What is Larry Johnson’s Net Worth?
Larry Johnson is a retired American professional basketball player who has a net worth of $500 thousand.
Larry Johnson played in the NBA from 1991 to 2001, first with the Charlotte Hornets and then with the New York Knicks. Prior to that, he was a star college basketball player at Odessa and UNLV, and won the NCAA championship with the latter school in 1990. He earned NBA Rookie of the Year honors in 1992 and was a two-time NBA All-Star in 1993 and 1995. Johnson retired with 11,450 career points, 5,300 rebounds, and 2,298 assists. Johnson played on the U.S. men’s national basketball team. He won a gold medal at the FIBA World Championship in Canada in 1994 and a gold medal at the summer Universiade in 1989 in Duisburg. He has worked in the Knicks’ front office after his retirement. Johnson has also appeared in several TV shows and movies, including “Family Matters”, “Space Jam”, and “Eddie”.
Career Earnings and Financial Problems
During his NBA career Larry Johnson earned $83 million in NBA salary. Unfortunately, in March 2015 Larry filed for bankruptcy in California. According to the filing he had $800,000 worth of assets and $300,000 worth of debt, roughly half of which was in the form of unpaid child support payments and $90,000 was owed to the IRS. Soon after the filing, one of his ex-girlfriends claimed that he was only paying $1,000 per month instead of the $11,000 he had agreed to pay. This ex-girlfriend also claimed that Larry had previously told her that in 2006 he put $26 million into a trust to avoid paying debts. She also claimed that Larry was making $250,000 per year and had $700,000 in retirement accounts at that time. He eventually agreed to pay this ex-girlfriend $55,000 over time and handed her the rights to a $1 million home in Aliso Viejo, California. After settling with this ex, Larry filed to rescind the bankruptcy.
Early Life and High School
Larry Johnson was born on March 14, 1969 in Tyler, Texas. He attended Skyline High School in Dallas, and in his senior year in 1987 was a member of the McDonald’s High School All-American Team.
Johnson began his collegiate career at Odessa College, averaging 22.3 points per game as a freshman during the 1987-88 season. In his sophomore season, he averaged over 29 points per game. Johnson was named NJCAA Division I Player of the Year in both seasons, making him the first and only player to win that honor in both years played. For his junior season, he transferred to the University of Nevada, Las Vegas, and proceeded to win the 1990 NCAA championship with the UNLV Runnin’ Rebels. The team set a number of records in the tournament, including the largest margin of victory and highest score (103-73) in an NCAA championship game. Johnson and the Runnin’ Rebels had another successful season in 1990-91, recording a perfect regular-season record of 27-0. However, the team fell to eventual champion Duke in the Final Four. Johnson won numerous honors for his final season at UNLV in 1991, including NABC Player of the Year, Naismith College Player of the Year, and the John R. Wooden Award.
In the 1991 NBA draft, Johnson was chosen with the first overall pick by the Charlotte Hornets. He made an immediate impact in his first season with the team, averaging 19.2 points per game and winning the NBA Rookie of the Year Award. Johnson had his best statistical season the next season, averaging 22.1 points per game while recording a .526 field goal percentage. Moreover, he was voted to start in the 1993 All-Star Game, making him the first Hornet ever to earn that honor. Johnson had a less successful 1993-94 season due to a back injury that caused him to miss 31 games. He bounced back in 1994-95 with a career-best 81 three-pointers, nearly 60 more than in his first three NBA seasons combined. Johnson also earned his second NBA All-Star Game selection. In his final season with the Hornets in 1995-96, he averaged 20.5 points per game.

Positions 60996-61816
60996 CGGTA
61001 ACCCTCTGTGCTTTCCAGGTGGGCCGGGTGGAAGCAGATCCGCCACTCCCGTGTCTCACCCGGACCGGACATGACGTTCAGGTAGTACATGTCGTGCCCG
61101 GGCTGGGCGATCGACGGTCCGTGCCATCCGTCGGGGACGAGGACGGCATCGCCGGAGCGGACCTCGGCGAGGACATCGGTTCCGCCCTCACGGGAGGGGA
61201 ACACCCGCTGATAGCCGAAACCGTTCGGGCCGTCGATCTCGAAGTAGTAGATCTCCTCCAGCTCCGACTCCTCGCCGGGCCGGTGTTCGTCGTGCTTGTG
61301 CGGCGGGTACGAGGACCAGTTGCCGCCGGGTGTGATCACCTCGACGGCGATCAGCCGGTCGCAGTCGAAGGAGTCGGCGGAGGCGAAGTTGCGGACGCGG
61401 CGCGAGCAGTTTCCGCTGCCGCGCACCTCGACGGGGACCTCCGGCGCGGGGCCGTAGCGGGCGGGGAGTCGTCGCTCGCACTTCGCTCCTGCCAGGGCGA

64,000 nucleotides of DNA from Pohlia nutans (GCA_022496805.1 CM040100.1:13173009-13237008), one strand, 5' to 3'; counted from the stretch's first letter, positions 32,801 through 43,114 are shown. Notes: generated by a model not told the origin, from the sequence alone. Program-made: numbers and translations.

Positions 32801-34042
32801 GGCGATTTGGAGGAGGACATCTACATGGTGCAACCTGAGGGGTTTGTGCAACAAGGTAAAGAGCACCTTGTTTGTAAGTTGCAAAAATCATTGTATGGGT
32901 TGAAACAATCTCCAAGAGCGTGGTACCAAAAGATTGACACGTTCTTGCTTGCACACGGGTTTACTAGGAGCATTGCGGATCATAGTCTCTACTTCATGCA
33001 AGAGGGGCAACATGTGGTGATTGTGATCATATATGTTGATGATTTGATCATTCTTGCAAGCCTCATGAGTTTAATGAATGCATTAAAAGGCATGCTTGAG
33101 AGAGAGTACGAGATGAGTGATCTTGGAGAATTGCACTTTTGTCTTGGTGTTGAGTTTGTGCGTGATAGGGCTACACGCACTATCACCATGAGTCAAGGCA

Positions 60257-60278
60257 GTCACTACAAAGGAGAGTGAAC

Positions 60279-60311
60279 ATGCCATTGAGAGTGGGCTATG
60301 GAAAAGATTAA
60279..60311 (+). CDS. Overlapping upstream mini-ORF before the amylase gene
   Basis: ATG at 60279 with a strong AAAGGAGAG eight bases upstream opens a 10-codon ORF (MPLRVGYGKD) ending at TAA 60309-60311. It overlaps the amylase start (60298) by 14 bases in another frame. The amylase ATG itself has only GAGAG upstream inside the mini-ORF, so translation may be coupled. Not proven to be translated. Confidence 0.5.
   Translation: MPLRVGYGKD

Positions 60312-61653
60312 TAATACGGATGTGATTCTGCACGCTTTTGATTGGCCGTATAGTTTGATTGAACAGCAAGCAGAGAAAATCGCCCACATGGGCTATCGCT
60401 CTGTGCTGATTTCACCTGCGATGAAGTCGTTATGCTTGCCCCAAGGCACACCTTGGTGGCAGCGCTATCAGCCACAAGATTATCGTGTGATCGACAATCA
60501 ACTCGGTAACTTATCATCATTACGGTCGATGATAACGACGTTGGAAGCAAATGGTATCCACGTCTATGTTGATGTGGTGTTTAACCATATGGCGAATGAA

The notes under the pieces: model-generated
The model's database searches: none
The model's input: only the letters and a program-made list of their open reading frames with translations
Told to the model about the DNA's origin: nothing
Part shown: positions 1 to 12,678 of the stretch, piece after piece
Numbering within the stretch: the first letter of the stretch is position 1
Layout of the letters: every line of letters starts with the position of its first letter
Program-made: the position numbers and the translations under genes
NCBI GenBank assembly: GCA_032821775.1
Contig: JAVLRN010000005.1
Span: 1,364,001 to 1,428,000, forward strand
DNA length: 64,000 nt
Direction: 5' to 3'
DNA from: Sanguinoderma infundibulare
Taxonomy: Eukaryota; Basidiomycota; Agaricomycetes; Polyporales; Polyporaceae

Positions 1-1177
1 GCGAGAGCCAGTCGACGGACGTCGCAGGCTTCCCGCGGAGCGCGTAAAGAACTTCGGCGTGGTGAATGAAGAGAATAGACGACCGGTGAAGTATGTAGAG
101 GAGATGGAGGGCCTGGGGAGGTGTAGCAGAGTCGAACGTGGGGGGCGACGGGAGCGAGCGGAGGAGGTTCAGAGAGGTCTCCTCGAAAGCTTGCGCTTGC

New York Knicks
Johnson was traded to the New York Knicks in 1996. In his first season with the team, he recorded a new career-low average of 12.8 points per game. Although he would ultimately be unable to return to his All-Star form, Johnson served a critical role on the Knicks’ Eastern Conference championship team in 1999. In Game 3 of the Eastern Conference Finals, he made a four-point play that clinched a 92-91 victory for the Knicks. The team ended up beating the Indiana Pacers in six games, moving on to the NBA Finals against the San Antonio Spurs. Ultimately, the Spurs won the championship in five games. The Knicks made it back to the Eastern Conference Finals in 2000, but this time lost in a rematch with the Pacers. Johnson played one more season with the Knicks in 2000-01, during which time he recorded a career-low average of 9.9 points per game. He subsequently announced his early retirement from basketball due to chronic back problems.
Beyond the NBA, Johnson played for the US men’s national basketball team on a few occasions. In 1987, he was a member of the team that won the silver medal at the FIBA U19 Basketball World Cup. Two years later, Johnson helped the US win gold in the Summer Universiade in West Germany. In 1994, he helped lead the US to gold in the FIBA Basketball World Cup in Canada.
Johnson has appeared in some films and television series. In 1993, he appeared in an episode of the television sitcom “Family Matters” as his alter ego ‘Grandmama.’ Three years later, he appeared in the comedy films “Eddie” and “Space Jam,” playing himself. In the latter film, Johnson appeared alongside such fellow NBA players as Charles Barkley, Patrick Ewing, and Muggsy Bogues.
Johnson previously converted to Islam. He has five children with four different women. In 2015, he filed for bankruptcy in California on account of owing over $120,000 in unpaid child support.